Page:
Starring: Gary Daniels, Vannessa Vasquez
Director: R. Ellis Frazier
If you squint, Gary Daniels looks a bit like Daniel Craig. He has the same slab of a face, the same impressive way of filling out a short-sleeved shirt. Persona-wise, though, he’s more akin to Vinnie Jones – thin-lipped, tightly-wound, and only really at one with the world when he’s firing a gun or jamming his elbow up somebody’s nose.
Daniels plays Cole, a DEA agent who heads south of the border to Tijuana when his ex-wife, Sarah, goes missing, presumed dead, and his brother, who ran off with her, is the prime suspect. Except that it turns out that Sarah, who is an intrepid journalist, has been working on a story about a link between the cartels and a high profile businessman campaigning for mayor. Teaming up with Gracie (Vannessa Vasquez), a plucky photographer, Cole sets out to find out what’s happened to her.
It all unfolds as you might expect, although perhaps with less sparkle than you might hope. The script is plodding and can’t resist a cliché when one presents itself, and the same might be said of R. Ellis Frazier’s direction. There’s a bit of banter between the scowling hero and his plucky sidekick, but it never really hots up. The quieter scenes give the impression of having been thrown together quickly in one or two takes, and it’s clear that the bulk of the shooting schedule went on a handful of set-pieces. These are pretty watchable, although you can tell you’re dealing with a limited budget when the baddies spray the sides of buildings with bullets and not a single hole appears.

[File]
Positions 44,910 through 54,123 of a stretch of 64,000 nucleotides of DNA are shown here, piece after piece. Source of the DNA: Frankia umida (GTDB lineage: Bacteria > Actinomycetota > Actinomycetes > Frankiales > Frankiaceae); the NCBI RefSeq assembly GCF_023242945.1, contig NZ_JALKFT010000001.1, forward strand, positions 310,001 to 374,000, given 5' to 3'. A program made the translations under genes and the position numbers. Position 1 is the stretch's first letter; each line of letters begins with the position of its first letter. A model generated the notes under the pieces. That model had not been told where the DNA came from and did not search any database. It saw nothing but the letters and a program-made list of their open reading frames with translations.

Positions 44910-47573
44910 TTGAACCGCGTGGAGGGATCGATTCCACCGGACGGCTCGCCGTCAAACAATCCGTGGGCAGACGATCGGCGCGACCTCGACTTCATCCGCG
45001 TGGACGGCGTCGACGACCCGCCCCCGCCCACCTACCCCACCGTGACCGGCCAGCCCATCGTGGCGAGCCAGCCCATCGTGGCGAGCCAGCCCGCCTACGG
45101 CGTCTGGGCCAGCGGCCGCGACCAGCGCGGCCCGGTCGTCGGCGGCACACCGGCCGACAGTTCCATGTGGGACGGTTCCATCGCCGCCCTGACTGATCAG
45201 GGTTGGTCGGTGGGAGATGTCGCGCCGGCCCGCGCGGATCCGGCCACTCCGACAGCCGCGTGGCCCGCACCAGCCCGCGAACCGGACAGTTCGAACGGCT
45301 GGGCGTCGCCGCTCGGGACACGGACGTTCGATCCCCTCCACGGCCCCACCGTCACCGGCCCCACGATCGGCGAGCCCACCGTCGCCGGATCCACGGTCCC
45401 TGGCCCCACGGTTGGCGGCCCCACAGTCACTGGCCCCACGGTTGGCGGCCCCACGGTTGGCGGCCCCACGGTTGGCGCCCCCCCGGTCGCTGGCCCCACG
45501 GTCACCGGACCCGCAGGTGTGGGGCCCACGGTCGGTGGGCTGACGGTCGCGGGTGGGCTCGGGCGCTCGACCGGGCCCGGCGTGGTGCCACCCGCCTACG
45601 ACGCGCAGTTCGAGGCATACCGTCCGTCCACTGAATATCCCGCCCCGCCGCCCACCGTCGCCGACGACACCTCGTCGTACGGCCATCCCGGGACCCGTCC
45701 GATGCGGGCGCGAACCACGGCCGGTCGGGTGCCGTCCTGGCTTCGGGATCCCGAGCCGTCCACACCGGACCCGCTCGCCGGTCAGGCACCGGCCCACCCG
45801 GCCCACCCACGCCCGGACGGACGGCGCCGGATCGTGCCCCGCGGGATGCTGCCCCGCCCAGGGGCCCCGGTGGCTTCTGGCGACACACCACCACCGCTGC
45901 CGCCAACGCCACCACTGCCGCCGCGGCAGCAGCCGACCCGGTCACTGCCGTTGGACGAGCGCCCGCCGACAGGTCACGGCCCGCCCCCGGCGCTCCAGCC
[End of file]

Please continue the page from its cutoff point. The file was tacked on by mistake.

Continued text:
Still, the Mexican locations are nice, and Daniels – an ex-kick boxing champion – clearly has potential in this kind of action role. He clobbers opponents in a convincing manner, without breaking into a sweat, and you feel sorry for the rather lardy Latino extras who have to go up against him in the fight scenes. No doubt he’ll be graduating to bigger and better star vehicles before long and jamming that elbow of his up much more illustrious noses.